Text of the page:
I just got home from my local natural science museum’s efforts to bring NASA’s Phoenix probe landing into the public. It was a success – both the museum’s agenda for the evening and the good news that Phoenix is in good health and operating nominally from Mars.
The Museum had Dr. Steve Lee, Curator of Planetary Science at the museum and a Research Scientist at the Space Science Institute present a mission overview. Kris Walsh, Director of NASA and Commercial Programs for Delta Launch Vehicles, United Launch Alliance, followed by talking about the Delta II launch system. Tim Halbrook finished the first part of the evening (prior to landing). He is a Senior Engineer, Remote Sensing & Exploration Systems at Lockheed Martin. Mr. Halbrook has been involved with every U.S. mission to Mars over the past 20 years.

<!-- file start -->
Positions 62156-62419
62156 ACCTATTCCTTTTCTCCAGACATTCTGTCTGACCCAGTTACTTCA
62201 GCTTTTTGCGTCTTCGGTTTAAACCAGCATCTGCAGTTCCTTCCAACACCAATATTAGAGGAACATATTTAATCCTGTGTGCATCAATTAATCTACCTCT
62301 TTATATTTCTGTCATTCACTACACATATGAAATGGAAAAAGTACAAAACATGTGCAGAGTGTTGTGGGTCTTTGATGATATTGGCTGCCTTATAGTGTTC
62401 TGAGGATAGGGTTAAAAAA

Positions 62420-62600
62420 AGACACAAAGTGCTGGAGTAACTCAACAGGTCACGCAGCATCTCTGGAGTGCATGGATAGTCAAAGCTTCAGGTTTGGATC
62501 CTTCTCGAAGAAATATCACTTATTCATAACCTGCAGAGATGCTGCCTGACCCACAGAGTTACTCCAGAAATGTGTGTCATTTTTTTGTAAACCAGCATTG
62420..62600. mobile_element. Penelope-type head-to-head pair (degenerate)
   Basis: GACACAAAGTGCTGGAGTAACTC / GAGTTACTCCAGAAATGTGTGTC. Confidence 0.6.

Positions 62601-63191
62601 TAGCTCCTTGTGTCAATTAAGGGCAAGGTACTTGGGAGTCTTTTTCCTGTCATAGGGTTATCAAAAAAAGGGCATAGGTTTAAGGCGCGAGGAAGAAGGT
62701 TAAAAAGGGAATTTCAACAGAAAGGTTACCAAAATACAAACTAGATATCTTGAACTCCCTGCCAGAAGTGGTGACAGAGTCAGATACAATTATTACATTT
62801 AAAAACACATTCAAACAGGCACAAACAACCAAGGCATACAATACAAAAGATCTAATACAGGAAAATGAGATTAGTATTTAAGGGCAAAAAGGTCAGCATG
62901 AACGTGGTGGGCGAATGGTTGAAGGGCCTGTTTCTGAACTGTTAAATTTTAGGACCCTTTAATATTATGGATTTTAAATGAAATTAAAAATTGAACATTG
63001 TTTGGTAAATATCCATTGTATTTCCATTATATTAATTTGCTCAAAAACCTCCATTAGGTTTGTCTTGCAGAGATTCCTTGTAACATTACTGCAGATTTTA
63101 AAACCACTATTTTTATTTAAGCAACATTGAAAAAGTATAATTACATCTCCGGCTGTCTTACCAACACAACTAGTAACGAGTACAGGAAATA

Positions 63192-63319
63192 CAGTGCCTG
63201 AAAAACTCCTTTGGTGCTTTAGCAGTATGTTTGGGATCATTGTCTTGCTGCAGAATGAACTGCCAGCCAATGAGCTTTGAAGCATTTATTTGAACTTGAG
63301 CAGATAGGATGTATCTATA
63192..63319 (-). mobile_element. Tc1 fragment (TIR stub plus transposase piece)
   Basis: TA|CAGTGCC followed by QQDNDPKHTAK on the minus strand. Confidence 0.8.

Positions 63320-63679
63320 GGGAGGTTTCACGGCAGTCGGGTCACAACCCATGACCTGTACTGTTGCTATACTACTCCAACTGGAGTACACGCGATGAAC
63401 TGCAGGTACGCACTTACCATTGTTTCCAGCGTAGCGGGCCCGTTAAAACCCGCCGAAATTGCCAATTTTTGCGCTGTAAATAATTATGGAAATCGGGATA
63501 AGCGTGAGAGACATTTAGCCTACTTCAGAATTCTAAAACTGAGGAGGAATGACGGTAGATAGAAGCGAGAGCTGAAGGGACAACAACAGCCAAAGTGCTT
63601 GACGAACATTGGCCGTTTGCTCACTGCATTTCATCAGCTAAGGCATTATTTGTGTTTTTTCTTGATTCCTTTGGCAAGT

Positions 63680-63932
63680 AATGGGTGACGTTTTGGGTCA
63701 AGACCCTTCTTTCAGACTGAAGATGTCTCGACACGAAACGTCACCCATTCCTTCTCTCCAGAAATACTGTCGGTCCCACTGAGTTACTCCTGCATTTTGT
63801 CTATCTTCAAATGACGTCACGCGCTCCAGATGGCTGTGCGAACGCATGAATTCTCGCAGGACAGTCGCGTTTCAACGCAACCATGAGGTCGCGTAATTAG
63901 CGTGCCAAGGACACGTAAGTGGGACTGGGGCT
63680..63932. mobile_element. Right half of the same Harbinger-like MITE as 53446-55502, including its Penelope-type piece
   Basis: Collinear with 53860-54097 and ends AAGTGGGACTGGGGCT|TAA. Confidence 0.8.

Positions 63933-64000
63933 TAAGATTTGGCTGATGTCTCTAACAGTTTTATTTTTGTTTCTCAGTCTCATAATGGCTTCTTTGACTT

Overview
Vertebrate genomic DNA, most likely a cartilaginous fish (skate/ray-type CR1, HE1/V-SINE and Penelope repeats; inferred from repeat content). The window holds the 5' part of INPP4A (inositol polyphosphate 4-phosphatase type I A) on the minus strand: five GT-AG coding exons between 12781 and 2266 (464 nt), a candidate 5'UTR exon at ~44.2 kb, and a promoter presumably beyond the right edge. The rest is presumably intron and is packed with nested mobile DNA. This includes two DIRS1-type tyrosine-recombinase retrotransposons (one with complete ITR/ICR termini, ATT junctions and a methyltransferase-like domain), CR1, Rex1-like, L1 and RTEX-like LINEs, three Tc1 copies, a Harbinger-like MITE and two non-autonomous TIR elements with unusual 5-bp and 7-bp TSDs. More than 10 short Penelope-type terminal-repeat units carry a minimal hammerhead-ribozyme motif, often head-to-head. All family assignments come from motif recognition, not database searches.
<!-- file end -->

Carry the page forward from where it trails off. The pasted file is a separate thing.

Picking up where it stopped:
The landing activities at the Jet Propulsion Laboratory were broadcast over NASA TV and shown in multiple locations within the museum. Just as the coverage of Spirit and Opportunity, the two rovers that landed in January 2004, the coverage of Phoenix was very thrilling to experience. A lot of hard work went into ensuring a success and this team very nearly pulled off a perfect landing. Every aspect was well within operational ranges. The planning and practice paid off as no last second corrections or adaptations had to be exercised. Relief and excitement were evident from the team as each stage of the EDL (Entry, Descent, Landing) was checked off.